The title of this post will most likely make me sound like a bitter snowflake, but trust me when I say I’m not. I’m telling the truth: to be able to see properly must actually be pretty cool, but seeming as I never have been and never will be able to see, there’s no use in me dwelling on it.
Blindness is a tricky thing, mainly because I’m just one person. A lot of people sometimes think I can speak for the entirety of the non-sighted world which is horrifying and hilarious, when the truth is that I have one level of sight and my perceptions of it are different to so many others. Let me explain.
At the moment, I don’t particularly want to see; I’m too scared of the adjustment, and the eye condition I have can’t be improved with glasses or anything of the sort and so my view is that I’ve always accepted that, and so that shouldn’t change. However, so many other people want to see: those who’ve lost their sight, and those who were born like this. People want what they don’t and can’t have, and I can’t criticise anyone for that because in a way, I get it. Not losing something because I only had le sight for, what, two weeks when I was born, but the wanting and the realisation that no, you can’t see. Ever.
So, there are the people that lost sight and want to see, and I used to think that they should just live their lives. As much as I still think that, because anyone should try and live their lives, I know it can’t be easy. I can’t understand, not having lost it, but seriously to just lose a sense like that must be the worst thing. I mean, how can I understand it when I’ve never had anything like it? That’s why I no longer feel like I can give any sound advice to anyone who’s lost their sight because I’m worlds away from getting it and that makes me sad, because that’s a group of people I can’t help.
Then there are the people like me, who were “born” with it – I say born, but it might be that they have literally no memory of seeing which is what I have. So, the thought of seeing is entirely foreign to me, except for lights and a few shapes and a vague amount of something that might be colour. And if I try and explain it to you, you won’t understand because you can’t: even someone who’s blind won’t, because they don’t see what I see. The only people that see the same are the ones that can’t see anything at all, and even then, their perceptions of it are different.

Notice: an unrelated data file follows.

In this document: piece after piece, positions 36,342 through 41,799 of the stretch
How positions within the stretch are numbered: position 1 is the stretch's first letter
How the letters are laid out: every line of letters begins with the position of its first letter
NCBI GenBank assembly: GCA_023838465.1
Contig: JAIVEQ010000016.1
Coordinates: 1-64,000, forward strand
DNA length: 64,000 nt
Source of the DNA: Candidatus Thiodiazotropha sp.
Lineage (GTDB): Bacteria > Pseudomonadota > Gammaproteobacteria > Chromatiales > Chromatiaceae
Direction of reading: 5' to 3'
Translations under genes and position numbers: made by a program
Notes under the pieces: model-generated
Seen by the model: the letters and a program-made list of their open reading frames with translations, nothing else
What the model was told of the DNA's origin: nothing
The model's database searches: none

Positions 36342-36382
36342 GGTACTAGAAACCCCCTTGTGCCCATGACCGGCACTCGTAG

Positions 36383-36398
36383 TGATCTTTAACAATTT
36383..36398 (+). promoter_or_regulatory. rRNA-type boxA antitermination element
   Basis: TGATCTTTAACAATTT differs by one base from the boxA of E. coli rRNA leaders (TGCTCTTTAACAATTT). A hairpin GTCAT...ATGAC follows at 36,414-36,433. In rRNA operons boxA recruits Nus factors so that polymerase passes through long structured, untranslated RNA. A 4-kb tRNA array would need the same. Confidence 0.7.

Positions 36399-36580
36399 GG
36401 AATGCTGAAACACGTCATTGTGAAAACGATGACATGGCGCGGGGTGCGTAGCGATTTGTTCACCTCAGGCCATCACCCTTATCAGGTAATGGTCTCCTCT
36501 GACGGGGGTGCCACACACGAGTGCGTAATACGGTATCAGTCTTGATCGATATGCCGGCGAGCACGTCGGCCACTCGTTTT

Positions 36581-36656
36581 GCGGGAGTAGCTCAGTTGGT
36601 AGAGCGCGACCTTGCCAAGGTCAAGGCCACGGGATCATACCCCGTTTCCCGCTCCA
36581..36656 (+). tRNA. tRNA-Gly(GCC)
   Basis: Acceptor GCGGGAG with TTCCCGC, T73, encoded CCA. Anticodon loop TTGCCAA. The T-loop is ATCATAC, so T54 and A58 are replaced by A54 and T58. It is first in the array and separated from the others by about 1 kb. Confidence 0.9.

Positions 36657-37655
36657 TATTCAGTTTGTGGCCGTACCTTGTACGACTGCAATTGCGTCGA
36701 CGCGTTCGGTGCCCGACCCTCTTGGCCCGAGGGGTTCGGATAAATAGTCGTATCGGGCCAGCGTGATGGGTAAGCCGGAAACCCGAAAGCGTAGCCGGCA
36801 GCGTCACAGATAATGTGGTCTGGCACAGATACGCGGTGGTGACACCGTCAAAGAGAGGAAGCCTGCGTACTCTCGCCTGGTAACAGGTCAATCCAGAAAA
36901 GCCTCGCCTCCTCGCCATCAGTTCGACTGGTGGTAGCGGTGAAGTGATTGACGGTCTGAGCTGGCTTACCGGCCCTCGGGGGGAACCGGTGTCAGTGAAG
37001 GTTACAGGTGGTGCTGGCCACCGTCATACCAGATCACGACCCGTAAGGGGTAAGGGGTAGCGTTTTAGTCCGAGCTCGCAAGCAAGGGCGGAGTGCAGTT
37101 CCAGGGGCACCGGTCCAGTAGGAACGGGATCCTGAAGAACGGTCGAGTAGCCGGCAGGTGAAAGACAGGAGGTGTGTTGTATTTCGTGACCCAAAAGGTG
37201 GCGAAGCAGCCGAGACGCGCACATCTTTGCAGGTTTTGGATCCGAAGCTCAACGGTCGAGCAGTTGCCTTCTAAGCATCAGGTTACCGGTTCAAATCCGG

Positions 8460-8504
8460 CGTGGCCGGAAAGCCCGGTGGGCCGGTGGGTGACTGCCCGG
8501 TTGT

There are so many things I don’t understand about how you see, like the fact that you have depth perception because I can see stairs go down but that’s only because I know that pattern in my mind. Also you can’t look in two directions at once like WHAT IS THE POINT in having two eyes?!! I know one colour of blue, but not another (light blue like the sky is cool is that even a colour) because it looks black or green or purple, when purple looks black and grey looks like a lighter black; yellow seems like a muted white and pink is unfathomable to me. That’s only when it’s a square of colour too, not anything else, and contrasts are basically essential so unless you want me to tell you that blue is red. Seeing out of a window confuses me, because when I look out of a car and see a thing beside me, darker, sometimes taller than azuggr thing, I know it’s trees but it COULD be a building, or just a wall; I can pick things up but only through context and only very occasionally. I know when a person stands in front of me but not because I can see their eyes or hands or hair, only because their person-shape stops at the usual height and it turns into the air or the sky, and not because anything is distinguishable. Thingdon’t blur or stop, because I don’t understand what blurry things look like – they just are and then they’re not, like the fact that the wall’s on the opposite side of the room, but I don’t know that if it’s dark or there’s not much light.
If you don’t understand that, it’s perfectly fine, because I don’t understand it. My sight’s just always been there for me, nothing remarkable, and I’m not brave for getting through my “struggles” because I don’t remember being in the hospital; I don’t remember having the mental capacity to stay alive because I was a baby. Ever since I can remember I’ve been blind, not completely but blind enough, and that’s the reality. I’m not annoyed about it, not often sad, because I’m living and I’m still managing. No, not still; I AM managing because this shit doesn’t hold me back.
Seeing must be amazing, though, even if you wouldn’t know it. My dad told me a week ago as we stood outside, to try and see if I could see the moon, that people look up at the sky and think “Ahh, it’s just a sky”. and I suppose I get that. You’ve seen it countless times, and it is just a sky, the same as to me the sound of the wind is just that. I couldn’t see the moon, just a disturbance in the sky that might have been my imagination, but it was nice to try.
I won’t ask you to appreciate your sight because I don’t know what it’s like to do that, and so I can’t expect you to do it as it wouldn’t be fair. But always remember this: I wish I could see the stars, and a waterfall, and someone’s face, but I won’t. I can’t feel sorry for myself, because life moves on, and I don’t pity myself because there are plenty of other people who have it so much worse than me.
I’m just one blind person out of millions, who thinks that distant lights in the sky might look beautiful. I’m not an inspiration, but I hope I’ve let you understand that not everyone’s the same and yeah, seeing would be great, except if you never can.
People with disabilities don’t get magically cured most of the time, and wishing won’t help anything. To see a look in someone’s eye would be so nice, but I’m already doing fine without seeing that.
From Elm 🙂